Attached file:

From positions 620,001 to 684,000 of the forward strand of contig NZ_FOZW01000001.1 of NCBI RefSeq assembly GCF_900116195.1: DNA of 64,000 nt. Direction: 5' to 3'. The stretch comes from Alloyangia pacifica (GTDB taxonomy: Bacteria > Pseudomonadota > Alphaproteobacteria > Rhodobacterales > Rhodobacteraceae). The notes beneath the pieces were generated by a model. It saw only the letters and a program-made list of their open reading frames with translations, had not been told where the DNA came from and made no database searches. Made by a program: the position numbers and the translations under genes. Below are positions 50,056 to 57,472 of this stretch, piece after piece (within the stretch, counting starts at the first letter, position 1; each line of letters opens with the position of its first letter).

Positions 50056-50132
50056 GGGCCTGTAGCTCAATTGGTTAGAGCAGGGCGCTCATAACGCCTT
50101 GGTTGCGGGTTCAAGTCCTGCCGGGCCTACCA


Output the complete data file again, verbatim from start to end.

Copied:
From positions 620,001 to 684,000 of the forward strand of contig NZ_FOZW01000001.1 of NCBI RefSeq assembly GCF_900116195.1: DNA of 64,000 nt. Direction: 5' to 3'. The stretch comes from Alloyangia pacifica (GTDB taxonomy: Bacteria > Pseudomonadota > Alphaproteobacteria > Rhodobacterales > Rhodobacteraceae). The notes beneath the pieces were generated by a model. It saw only the letters and a program-made list of their open reading frames with translations, had not been told where the DNA came from and made no database searches. Made by a program: the position numbers and the translations under genes. Below are positions 50,056 to 57,472 of this stretch, piece after piece (within the stretch, counting starts at the first letter, position 1; each line of letters opens with the position of its first letter).

Positions 50056-50132
50056 GGGCCTGTAGCTCAATTGGTTAGAGCAGGGCGCTCATAACGCCTT
50101 GGTTGCGGGTTCAAGTCCTGCCGGGCCTACCA